Many people have argued that we need to make campuses safer. That certainly is worth exploring. But how much safer is debatable. Nobody supports the idea of huge walls around campuses and iris scans at every door. Society as a whole agrees that risk, safety, and freedom must be balanced. Some would say (and conservatives supporting Bush have suggested it) that greater safety is what's most important. Worried about phone taps? Why, if you have nothing to hide? Opposed to subway searches? Don't pack a bomb! Of course both sides have valid arguments. For instance, few liberals argue against the legality of suitcase searches at airports. It's an invasion of privacy, sure, but acceptable to (almost) all. When Benjamin Franklin wrote, "Those who would sacrifice freedom for temporary security deserve neither," he probably didn't consider the emegence of Al Qaeda but he very well may have envisioned the actions of our current administration. Gray areas, my friends. By the way, is that the way you spell "gray?" "Grey?" Who cares.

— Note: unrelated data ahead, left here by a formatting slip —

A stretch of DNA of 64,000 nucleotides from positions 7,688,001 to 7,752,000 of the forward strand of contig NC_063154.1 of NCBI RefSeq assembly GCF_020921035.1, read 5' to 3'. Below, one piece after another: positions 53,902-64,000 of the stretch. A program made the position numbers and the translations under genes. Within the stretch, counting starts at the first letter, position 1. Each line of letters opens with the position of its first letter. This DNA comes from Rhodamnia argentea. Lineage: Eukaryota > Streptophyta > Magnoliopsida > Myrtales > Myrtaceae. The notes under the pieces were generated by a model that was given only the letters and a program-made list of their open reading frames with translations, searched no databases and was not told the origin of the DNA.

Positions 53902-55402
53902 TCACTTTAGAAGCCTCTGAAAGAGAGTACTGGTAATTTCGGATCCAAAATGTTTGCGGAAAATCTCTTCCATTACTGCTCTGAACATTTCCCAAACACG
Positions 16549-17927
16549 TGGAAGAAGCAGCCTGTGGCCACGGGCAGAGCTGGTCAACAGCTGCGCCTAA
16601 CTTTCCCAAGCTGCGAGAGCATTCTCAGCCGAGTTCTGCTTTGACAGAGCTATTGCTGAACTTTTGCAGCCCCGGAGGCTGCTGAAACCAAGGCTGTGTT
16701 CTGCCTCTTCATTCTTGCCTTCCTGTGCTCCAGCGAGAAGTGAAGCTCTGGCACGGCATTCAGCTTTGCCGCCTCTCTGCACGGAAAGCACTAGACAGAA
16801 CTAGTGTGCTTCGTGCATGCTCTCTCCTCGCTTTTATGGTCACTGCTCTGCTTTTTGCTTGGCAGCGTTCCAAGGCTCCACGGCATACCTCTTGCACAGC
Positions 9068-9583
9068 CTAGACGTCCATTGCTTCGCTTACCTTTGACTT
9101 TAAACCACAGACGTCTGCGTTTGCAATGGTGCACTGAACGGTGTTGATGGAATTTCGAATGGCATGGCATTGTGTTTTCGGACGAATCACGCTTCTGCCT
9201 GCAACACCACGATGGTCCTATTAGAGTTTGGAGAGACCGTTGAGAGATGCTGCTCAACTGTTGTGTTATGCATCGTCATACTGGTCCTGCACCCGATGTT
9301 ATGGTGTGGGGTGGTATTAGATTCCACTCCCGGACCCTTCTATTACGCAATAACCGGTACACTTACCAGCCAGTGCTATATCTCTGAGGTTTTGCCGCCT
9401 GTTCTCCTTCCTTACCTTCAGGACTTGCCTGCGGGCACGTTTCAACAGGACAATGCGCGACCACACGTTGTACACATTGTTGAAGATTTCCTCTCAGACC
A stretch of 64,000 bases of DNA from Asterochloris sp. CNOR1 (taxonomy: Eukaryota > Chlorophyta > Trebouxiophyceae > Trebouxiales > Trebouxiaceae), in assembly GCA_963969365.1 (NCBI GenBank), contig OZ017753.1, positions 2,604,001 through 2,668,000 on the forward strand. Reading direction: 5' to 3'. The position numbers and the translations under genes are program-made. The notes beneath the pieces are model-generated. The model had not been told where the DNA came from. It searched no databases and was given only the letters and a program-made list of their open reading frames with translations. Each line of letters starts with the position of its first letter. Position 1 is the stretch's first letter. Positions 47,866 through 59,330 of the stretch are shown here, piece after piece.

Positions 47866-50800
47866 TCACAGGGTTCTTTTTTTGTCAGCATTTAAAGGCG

But those who ALWAYS argue on the side of safety are ALWAYS fools. "If it makes us safer, do it!" is just nonsense. I ask these mouth-breathers why we then simply don't reduce the national speed limit to 22 miles per hour and save tens of thousands of lives. They then seem to be in a hurry to get somewhere and the discussion abruptly ends. Compromise, compromise. Safety and freedom. So most people (probably most at VA Tech) would prefer that college campuses remain open and accessible and everyone (just like interstate drivers) will TAKE THEIR CHANCES! It's part of a free society, an acceptable risk if you will.